But I am an amateur
among these bird-cries & must train—
not in what the chicken sexer knows as expertise
& the priest might call discernment.
I only begin to learn to name
the motions of the redbreast nuthatch
who nested in the bittersweet all winter
grey-bellied, native to this cold.
How few words I know
to weave out in the air, to call a world
I move in as a passer-through, a migrant.
In the tangled orchard I learn how
in the 19th century, the farm next door
raised apples bred to last in cellar keeps.
Its space echoes when I call: Who keeps
a cellar now? We engineer
food for refrigerators.
Unpacked & waxy in the store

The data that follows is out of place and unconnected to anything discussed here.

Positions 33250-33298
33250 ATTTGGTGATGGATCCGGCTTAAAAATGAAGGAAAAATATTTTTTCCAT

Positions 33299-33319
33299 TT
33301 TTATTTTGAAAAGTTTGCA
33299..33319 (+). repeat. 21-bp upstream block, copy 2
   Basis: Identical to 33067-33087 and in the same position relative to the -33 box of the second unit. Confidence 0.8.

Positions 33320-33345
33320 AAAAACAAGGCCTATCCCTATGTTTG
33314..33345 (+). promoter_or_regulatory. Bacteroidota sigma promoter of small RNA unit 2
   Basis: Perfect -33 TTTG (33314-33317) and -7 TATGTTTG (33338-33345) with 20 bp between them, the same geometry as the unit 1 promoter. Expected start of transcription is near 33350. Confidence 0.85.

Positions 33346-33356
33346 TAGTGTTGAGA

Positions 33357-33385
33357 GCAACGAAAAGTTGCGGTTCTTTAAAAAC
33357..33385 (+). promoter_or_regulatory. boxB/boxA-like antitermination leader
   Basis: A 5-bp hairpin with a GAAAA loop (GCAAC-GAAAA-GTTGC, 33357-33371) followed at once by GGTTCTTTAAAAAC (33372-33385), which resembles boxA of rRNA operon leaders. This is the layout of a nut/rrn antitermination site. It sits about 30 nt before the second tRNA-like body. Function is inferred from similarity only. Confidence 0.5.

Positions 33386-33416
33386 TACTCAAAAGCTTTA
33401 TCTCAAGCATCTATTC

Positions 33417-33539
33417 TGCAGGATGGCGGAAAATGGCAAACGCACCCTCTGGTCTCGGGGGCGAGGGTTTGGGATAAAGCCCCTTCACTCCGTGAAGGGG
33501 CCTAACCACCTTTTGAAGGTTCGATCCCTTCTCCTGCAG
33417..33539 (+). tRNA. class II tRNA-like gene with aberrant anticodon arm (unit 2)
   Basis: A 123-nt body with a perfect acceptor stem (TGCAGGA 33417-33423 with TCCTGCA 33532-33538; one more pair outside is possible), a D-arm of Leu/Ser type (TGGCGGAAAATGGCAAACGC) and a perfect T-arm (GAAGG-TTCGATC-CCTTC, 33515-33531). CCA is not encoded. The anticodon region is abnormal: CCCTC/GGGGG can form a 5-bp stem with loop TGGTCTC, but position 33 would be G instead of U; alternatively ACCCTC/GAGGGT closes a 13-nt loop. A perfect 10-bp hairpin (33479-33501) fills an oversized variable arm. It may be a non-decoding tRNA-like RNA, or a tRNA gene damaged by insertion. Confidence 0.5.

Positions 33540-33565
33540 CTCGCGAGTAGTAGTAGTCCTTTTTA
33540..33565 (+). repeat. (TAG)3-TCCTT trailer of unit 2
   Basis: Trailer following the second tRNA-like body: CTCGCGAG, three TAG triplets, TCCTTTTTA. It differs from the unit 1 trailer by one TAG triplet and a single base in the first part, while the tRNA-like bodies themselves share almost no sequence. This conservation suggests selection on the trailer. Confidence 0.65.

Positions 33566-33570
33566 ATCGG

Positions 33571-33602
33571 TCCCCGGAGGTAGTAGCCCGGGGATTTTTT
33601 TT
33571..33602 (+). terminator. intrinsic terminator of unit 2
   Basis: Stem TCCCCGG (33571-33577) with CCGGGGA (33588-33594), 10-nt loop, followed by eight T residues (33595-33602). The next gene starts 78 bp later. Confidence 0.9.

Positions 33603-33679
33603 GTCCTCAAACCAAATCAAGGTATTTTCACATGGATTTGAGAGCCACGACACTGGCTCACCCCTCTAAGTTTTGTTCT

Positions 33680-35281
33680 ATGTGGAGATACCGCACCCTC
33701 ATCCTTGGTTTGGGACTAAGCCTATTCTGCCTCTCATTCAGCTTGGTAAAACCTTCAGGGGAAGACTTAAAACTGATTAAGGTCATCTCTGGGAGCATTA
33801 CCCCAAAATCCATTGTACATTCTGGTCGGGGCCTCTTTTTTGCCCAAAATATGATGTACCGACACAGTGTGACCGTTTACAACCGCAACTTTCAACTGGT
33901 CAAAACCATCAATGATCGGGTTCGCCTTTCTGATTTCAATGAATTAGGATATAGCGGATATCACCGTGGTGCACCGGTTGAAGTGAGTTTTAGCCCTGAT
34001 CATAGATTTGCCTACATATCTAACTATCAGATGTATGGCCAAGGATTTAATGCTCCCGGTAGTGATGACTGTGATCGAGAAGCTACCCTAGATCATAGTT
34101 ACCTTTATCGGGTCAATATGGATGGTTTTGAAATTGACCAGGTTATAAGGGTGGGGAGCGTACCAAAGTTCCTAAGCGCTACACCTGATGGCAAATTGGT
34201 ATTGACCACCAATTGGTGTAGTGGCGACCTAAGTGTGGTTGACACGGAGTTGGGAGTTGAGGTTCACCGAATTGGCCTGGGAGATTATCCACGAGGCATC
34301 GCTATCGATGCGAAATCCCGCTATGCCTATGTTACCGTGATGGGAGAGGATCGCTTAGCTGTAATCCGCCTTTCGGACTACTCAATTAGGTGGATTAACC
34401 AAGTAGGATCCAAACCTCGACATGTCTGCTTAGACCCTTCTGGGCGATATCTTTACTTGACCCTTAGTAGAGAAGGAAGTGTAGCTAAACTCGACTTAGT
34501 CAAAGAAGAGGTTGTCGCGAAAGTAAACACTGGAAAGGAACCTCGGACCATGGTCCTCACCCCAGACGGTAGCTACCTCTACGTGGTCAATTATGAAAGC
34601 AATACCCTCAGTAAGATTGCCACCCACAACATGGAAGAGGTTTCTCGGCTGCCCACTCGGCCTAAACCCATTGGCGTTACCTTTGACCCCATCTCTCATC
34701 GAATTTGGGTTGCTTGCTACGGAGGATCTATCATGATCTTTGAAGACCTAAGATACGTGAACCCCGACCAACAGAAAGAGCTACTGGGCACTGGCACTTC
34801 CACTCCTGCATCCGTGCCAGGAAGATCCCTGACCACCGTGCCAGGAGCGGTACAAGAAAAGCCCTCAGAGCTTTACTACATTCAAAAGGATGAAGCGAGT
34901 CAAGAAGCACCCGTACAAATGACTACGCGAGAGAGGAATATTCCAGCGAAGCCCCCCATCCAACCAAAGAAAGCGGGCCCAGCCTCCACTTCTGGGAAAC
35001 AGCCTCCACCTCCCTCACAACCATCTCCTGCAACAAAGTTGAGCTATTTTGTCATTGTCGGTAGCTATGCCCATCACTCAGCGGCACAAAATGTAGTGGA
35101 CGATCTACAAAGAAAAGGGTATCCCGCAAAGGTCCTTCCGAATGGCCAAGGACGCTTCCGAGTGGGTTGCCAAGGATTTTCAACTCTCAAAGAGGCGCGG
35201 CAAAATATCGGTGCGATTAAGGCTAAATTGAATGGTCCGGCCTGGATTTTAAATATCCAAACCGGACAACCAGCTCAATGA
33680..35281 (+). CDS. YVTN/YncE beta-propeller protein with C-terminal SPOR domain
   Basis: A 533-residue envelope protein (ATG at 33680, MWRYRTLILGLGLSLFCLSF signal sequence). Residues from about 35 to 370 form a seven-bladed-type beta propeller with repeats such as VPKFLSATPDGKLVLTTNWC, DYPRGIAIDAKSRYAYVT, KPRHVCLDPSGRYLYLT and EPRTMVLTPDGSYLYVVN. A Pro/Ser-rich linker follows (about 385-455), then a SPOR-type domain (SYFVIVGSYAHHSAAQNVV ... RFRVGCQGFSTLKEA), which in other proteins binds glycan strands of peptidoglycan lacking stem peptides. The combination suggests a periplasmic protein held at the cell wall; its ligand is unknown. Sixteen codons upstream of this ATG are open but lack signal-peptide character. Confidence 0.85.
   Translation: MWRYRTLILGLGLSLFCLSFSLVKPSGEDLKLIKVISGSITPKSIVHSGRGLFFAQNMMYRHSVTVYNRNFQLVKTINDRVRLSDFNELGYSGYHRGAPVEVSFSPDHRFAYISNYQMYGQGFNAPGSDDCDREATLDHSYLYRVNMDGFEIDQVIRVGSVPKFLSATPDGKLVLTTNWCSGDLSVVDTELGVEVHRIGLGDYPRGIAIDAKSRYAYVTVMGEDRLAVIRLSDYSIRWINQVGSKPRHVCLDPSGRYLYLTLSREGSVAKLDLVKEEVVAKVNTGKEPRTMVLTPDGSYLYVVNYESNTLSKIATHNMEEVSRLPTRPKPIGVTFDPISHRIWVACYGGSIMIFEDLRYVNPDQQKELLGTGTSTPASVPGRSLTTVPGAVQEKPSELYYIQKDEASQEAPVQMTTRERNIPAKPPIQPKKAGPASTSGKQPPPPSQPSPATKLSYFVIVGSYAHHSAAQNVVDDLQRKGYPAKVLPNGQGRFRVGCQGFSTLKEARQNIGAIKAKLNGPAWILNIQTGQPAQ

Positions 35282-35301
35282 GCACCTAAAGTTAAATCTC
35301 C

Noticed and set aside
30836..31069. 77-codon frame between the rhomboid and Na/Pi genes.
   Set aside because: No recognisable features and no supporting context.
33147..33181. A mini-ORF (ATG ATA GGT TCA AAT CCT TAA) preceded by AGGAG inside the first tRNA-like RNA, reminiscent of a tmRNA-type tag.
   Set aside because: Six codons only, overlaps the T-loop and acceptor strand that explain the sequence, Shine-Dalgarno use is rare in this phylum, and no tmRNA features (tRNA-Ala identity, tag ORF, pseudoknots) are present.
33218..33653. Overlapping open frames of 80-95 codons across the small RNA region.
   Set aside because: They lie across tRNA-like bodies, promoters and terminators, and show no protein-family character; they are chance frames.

it comes from someplace far off as my call
And I now must learn by outside books to map
my fertile days, to plot myself
I am half surprised and half afraid
to try my body’s inner chambers out—
Tess Taylor, the 2010-2011 Amy Clampitt Resident, has received fellowships from the American Antiquarian Society, the Headlands Center for the Arts, and the MacDowell Colony. Her chapbook, The Misremembered World, was published by the Poetry Society of America, and her work appears in Atlantic Monthly, Boston Review, Harvard Review, The Times Literary Supplement, and The New Yorker. Her book of poems, The Forage House, is forthcoming from Red Hen Press.
Photograph Courtesy of Chris Campbell